F-15 Strike Eagle II
CLICK HERE ->>->>->> https://urlin.us/2tlAlI
The McDonnell Douglas (now Boeing) F-15E Strike Eagle is an American all-weather multirole strike fighter derived from the McDonnell Douglas F-15 Eagle. The F-15E was designed in the 1980s for long-range, high-speed interdiction without relying on escort or electronic-warfare aircraft. United States Air Force (USAF) F-15E Strike Eagles can be generally distinguished from other US Eagle variants by darker aircraft camouflage, conformal fuel tanks (CFTs) mounted along the engine intake ramps (although CFTs can also be mounted on earlier F-15 variants) and a tandem-seat cockpit.
The Strike Eagle has been deployed for military operations in Iraq, Afghanistan, Syria, and Libya, among others. During these operations, the strike fighter has carried out deep strikes against high-value targets and combat air patrols, and provided close air support for coalition troops. It has also been exported to several countries.
Despite a lack of official interest, McDonnell Douglas quietly worked on an F-15-derived interdictor fighter. The company envisaged the aircraft as a replacement for the General Dynamics F-111 and the remaining F-4s, as well as to augment the existing F-15s. In 1978, the USAF initiated the Tactical All-Weather Requirement Study, which looked at McDonnell Douglas's proposal and other options such as the purchase of further F-111Fs. The study recommended the F-15E as the USAF's future strike platform. In 1979, McDonnell Douglas and Hughes began a close collaboration on the development of the F-15E's air-to-ground capabilities.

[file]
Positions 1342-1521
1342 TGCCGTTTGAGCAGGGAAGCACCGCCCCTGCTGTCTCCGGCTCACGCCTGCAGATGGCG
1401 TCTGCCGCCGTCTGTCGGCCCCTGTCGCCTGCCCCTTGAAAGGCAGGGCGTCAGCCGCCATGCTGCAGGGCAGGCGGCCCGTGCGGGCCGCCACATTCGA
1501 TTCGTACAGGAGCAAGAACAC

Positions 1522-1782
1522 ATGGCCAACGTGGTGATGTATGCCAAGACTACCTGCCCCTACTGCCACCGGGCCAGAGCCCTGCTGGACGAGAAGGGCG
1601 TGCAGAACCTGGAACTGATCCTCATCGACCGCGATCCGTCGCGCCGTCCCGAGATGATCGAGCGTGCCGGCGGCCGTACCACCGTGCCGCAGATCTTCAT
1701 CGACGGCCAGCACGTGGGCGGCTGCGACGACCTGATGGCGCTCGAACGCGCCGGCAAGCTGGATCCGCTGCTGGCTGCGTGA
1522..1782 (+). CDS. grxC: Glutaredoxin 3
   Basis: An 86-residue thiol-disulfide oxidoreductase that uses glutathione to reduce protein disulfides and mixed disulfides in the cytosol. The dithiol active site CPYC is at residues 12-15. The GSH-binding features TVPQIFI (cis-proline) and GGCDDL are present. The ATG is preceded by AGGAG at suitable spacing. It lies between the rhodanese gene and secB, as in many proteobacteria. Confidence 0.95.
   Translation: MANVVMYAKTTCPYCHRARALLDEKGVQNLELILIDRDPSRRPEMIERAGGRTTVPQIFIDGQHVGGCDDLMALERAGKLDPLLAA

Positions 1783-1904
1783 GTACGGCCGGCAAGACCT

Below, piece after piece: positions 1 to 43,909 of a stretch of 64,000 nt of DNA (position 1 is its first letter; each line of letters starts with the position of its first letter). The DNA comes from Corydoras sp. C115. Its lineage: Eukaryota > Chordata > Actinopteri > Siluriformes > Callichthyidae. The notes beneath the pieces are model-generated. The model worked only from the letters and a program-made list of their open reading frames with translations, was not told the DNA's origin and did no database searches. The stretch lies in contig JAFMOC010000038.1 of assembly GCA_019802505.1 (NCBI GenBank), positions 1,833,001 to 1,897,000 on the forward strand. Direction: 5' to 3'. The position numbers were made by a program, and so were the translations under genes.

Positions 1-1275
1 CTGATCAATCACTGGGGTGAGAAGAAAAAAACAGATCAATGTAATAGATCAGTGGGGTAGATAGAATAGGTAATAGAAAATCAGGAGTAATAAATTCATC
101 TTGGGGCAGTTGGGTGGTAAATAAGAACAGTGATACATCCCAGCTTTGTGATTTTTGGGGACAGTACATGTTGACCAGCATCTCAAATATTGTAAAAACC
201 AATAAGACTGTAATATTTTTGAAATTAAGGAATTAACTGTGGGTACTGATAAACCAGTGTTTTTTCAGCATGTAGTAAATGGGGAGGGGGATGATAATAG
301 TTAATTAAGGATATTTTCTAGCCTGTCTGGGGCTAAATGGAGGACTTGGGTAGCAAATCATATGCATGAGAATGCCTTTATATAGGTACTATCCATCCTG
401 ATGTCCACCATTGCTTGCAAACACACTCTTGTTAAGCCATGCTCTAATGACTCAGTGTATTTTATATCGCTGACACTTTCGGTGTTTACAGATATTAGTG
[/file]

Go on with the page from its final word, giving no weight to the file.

The F-15E's deep-strike mission is a radical departure from the original intent of the F-15 since it was designed as an air-superiority fighter under the mantra "not a pound for air-to-ground." The basic airframe, however, proved versatile enough to produce a very capable strike fighter. The F-15E, while designed for ground attack, retains the air-to-air lethality of the F-15, and can defend itself against enemy aircraft.
The F-15E was deployed in response to Iraq's invasion of Kuwait in August 1990 for Operation Desert Shield. The 336th Tactical Fighter Squadron flew to Seeb Air Base in Oman to begin training exercises in anticipation of an Iraqi attack on Saudi Arabia; in December, the 335th and 336th squadrons relocated to Prince Sultan Air Base in Saudi Arabia, closer to Iraq's border. At the start of Operation Desert Storm, 24 F-15Es launched an attack on five fixed Scud installations in western Iraq on 17 January 1991. Missions against Scud sites continued through that night with a second strike of 21 F-15Es. At night-time, F-15Es flew hunter missions over western Iraq, searching for mobile SCUD launchers. By conducting random bombings in suspected areas, it was hoped to deter the Iraqis from setting up for a Scud launch.
On the war's opening night, an F-15E failed to hit a MiG-29 with an AIM-9 Sidewinder; other F-15Es also unsuccessfully engaged this lone MiG-29, which was eventually brought down by a missile of unknown origin. On 18 January, during a strike against a petrol oil and lubricant plant near Basrah, an F-15E was lost to enemy fire, killing both pilot and WSO. F-15E crews described this mission as the most difficult and dangerous of the war as it was heavily defended by SA-3s, SA-6s, SA-8s and Rolands as well as by anti-aircraft artillery. Two nights later, a second and final F-15E was downed by an Iraqi SA-2; the crew survived and evaded capture for several days and made contact with coalition aircraft, but a rescue was not launched due to security issues over an airman who failed to identify himself with proper codes. The Iraqis later captured both airmen.
F-15Es of the 391st Fighter Squadron, 492d Fighter Squadron, and 494th Fighter Squadron regularly deployed to Turkey throughout the 1990s. In January 1993, in breach of the ceasefire agreement, Iraqi targets below the 32nd parallel north were attacked; 10 F-15Es conducted a punitive s